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Lionel Plays Drums, Vibes, Piano

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Album Review

Lionel Hampton leads a sextet on this 1957 studio session made for Audio Fidelity. The vibraphonist is in a low-key mood throughout the first side of the album, with the soft flute of Bobby Plater and a rhythm section that includes his frequent guitarist Billy Mackel, pianist Oscar Dennard, bassist Julian Brown, and drummer G.T. Hogan. "Thoughts of Thelma (Lazy Thoughts)" is a barely disguised reworking of "How High the Moon" and a dreamy take of "Stardust." Hampton literally wails as he takes over for Hogan on the up-tempo original blues "Tracking Problem," with Plater switching to clarinet. Hampton joins Dennard at the keyboard to play his familiar two-finger piano style solo, and Plater switches to tenor sax in "Blues For Stephen." Hampton's vocal to "And the Angels Sing" is a bit lackluster. The finale of "I Know That You Know" finally kindles the energy one expects from a Hampton-led band, with the leader back on drums and Plater on alto sax. While this long unavailable LP is enjoyable, the mediocre balance in the recording (particularly the piano, which is often barely audible) and the presence of several bland arrangements make the release of interest to only serious Hampton fans.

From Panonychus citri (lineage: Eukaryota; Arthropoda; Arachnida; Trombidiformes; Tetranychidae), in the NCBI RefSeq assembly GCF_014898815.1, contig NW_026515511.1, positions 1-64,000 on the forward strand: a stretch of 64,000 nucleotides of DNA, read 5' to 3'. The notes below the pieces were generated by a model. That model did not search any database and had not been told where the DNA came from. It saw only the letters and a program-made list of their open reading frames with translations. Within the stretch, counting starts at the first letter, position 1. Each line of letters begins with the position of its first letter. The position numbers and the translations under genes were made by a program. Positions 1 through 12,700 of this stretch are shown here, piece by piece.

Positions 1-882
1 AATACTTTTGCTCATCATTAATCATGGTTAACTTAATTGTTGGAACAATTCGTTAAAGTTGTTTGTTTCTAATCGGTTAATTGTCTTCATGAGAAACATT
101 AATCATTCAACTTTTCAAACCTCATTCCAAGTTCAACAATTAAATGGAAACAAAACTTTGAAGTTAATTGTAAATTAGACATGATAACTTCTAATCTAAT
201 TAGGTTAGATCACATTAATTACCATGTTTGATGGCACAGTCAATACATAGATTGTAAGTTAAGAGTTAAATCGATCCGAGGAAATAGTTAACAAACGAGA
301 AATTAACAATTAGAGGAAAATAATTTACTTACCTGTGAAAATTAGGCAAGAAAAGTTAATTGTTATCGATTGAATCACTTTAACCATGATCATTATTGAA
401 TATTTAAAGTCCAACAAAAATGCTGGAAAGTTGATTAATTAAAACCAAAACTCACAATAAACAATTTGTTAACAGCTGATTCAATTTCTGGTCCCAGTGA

Biography

Born: 20 April 1909 in Louisville, KY

Genre: Jazz

Years Active: '20s, '30s, '40s, '50s, '60s, '70s, '80s, '90s

Lionel Hampton was the first jazz vibraphonist and was one of the jazz giants beginning in the mid-'30s. He has achieved the difficult feat of being musically open-minded (even recording "Giant Steps") without changing his basic swing style. Hamp started out as a drummer, playing with the Chicago Defender Newsboys' Band as a youth. His original idol was Jimmy Bertrand, a '20s drummer who occasionally played xylophone. Hampton played on the West Coast with such groups as Curtis Mosby's Blue Blowers,...
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Lionel Plays Drums, Vibes, Piano, Lionel Hampton
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